It is not that the head won’t hold it when clamped down, rather, when loosened for positioning it is very hard to be precise since it is then free to move in any direction including just flopping over from all of the weight above the fulcrum point. A three way head where you reposition one axis at a time is far more controllable for this and some added weight would be nice to dampen the shake due to wind. So on subsequent shots I used good ol’ Big Bertha, my 15 pound tripod with which I have a true love/hate relationship.
I roamed around town but the timing was not good due to the sun’s position so I packed it in and since I had dinner plans and could not wait for sunset, went out again on Saturday, but this time a bit later in the day. I was hoping for some clouds but all that appeared was the more typical nearly blank blue sky. So maybe, landscapes were not in the cards for the day’s shoot.
By later in the afternoon, I headed over to the waterfront along the “Big Bay.” To my amazement there was a parking spot next to one of the boat mooring areas so I hauled in there and got out to look around.
A huge, thick fog bank was coming in from the west and already beginning to eat up Pt. Loma. In another half hour or less it would mask the sun so if I was going to shoot it was now or never. A heavy haze hung over the bay as a precursor to the fog and adding some “sport” to the shot.
I normally don’t use filters much anymore. I can duplicate most of them digitally, even including the color saturation effect of a polarizer. And anything in front of the lens will slightly degrade the digital image so I avoid them when possible. But nothing will simulate seeing through reflections like a polarizer, and though it does not address the bluish color of haze, it can see through the reflections from all the particulates and water molecules in the haze so I mounted a linear polarizer on the Schneider 150mm lens.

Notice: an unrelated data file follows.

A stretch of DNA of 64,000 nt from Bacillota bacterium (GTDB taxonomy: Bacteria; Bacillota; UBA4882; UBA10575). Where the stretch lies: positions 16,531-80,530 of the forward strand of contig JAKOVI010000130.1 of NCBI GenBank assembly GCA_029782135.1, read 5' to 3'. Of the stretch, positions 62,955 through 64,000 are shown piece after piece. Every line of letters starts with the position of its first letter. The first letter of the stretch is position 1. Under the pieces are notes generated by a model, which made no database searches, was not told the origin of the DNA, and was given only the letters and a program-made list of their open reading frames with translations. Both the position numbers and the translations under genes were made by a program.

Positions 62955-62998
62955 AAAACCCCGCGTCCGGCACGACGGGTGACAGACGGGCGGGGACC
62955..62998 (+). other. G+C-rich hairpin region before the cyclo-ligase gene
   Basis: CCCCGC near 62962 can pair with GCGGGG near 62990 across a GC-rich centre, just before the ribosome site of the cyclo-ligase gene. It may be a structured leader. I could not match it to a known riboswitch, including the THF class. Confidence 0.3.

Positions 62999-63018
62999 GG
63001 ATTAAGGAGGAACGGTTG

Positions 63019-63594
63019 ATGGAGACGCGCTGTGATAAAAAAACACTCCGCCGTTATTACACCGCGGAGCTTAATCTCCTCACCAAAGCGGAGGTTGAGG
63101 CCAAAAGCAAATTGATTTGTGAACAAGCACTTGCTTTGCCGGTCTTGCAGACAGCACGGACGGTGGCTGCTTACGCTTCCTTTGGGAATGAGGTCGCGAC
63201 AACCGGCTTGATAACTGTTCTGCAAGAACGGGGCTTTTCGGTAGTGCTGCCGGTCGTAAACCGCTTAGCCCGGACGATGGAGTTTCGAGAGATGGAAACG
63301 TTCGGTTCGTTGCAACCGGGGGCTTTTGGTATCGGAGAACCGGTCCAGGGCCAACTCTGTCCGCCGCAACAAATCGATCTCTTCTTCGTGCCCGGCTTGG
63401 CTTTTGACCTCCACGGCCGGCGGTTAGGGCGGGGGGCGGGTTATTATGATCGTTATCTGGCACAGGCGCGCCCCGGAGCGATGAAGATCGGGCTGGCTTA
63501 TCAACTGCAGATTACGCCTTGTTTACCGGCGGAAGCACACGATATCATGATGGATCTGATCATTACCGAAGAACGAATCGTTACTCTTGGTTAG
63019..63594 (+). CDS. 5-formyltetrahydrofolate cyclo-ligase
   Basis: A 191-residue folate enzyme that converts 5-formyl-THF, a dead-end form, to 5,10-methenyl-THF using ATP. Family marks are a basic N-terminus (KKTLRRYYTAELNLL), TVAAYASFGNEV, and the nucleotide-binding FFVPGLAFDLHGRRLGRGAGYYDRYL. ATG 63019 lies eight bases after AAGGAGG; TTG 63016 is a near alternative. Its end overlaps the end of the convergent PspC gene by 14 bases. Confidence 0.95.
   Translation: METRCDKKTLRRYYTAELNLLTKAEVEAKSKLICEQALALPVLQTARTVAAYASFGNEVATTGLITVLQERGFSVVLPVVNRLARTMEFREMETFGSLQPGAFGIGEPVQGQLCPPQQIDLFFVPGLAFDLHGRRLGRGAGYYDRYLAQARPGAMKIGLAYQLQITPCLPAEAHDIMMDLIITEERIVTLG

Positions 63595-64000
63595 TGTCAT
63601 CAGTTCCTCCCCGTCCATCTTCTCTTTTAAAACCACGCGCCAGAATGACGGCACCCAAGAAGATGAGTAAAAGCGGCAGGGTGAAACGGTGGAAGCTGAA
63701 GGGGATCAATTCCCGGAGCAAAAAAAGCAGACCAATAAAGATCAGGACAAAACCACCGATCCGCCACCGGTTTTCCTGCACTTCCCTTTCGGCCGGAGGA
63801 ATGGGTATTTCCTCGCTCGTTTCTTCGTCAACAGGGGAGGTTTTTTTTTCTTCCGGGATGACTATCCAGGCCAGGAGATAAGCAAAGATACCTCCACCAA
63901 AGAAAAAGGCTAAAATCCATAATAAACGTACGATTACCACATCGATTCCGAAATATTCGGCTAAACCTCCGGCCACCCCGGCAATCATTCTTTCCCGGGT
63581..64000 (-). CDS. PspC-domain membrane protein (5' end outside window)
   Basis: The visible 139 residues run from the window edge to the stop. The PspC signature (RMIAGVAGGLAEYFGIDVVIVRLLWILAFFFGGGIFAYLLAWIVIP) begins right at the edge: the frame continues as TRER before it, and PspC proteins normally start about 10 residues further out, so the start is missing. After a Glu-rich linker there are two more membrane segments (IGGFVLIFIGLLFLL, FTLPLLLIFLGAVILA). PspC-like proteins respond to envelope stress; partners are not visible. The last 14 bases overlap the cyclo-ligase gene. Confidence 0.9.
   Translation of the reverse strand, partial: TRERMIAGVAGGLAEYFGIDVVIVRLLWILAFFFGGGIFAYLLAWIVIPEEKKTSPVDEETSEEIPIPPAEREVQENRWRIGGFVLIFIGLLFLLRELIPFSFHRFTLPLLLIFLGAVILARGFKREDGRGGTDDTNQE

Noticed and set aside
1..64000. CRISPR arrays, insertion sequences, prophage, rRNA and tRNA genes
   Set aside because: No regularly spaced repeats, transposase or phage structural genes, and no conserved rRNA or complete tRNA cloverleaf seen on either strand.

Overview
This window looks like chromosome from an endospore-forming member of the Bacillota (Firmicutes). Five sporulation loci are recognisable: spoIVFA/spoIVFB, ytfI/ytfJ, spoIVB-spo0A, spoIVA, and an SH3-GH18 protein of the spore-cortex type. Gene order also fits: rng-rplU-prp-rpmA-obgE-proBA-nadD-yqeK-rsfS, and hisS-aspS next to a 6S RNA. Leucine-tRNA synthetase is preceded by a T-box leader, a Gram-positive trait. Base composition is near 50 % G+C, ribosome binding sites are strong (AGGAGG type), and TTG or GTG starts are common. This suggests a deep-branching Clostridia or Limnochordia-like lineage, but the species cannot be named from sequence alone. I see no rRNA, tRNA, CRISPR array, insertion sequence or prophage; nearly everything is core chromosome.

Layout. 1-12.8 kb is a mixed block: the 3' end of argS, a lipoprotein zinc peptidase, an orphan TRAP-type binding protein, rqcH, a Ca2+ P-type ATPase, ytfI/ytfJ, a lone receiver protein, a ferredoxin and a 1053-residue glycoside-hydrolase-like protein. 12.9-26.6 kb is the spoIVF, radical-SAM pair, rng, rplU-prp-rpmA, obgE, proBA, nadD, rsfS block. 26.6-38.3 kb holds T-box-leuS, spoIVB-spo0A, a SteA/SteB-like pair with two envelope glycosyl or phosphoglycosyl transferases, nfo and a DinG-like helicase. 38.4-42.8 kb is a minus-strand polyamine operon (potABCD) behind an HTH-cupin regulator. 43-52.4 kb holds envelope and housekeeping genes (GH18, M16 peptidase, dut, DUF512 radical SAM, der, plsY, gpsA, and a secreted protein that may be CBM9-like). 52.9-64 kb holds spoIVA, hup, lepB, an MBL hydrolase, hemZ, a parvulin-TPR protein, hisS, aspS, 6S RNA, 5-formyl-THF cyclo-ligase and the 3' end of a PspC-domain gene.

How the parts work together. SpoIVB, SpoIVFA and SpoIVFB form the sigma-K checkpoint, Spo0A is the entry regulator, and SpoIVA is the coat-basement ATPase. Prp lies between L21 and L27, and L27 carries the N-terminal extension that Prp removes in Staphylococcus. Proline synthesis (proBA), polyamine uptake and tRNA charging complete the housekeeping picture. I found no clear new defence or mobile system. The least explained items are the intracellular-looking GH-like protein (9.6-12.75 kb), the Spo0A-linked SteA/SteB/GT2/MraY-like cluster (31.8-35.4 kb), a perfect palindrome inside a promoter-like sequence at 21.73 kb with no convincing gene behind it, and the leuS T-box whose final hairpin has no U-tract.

I had first tried the 135mm and found I could focus it at infinity but it was seeing a little too much and the 150 gave me the view I wanted. Obviously if the 135 could work, the 150 would be easy.
As the sun neared the fog bank a couple of things started to happen; one good and one not so good. The good thing was the golden afternoon color was at its beginning stages and getting stronger. But as the sun encountered the fog bank it was losing contrast AND color. Time to shoot.
And here is the final shot. It is from 5 overlapping frames shot with my original 5D and is a 222 megabyte file. I just may have to get one of the newer 5D models; I sure liked the borrowed Mark II I did the beta testing with.
I thought of doing a second version, perhaps with a grad ND filter but things started to get really flat and gray so I gave up on the idea. Besides, the shots had told me what I wanted to know. The rig is easily as practical as shooting ANY large format camera is and easier to carry than the monorail. A bit of a pain when you are used to freer shooting, and definitely enough of a pain to make you think about the shots before you set up for it, but that has always been both the blessing and curse of large format shooting. And the payoff is the quality.
Bottom line… it works for me…!!!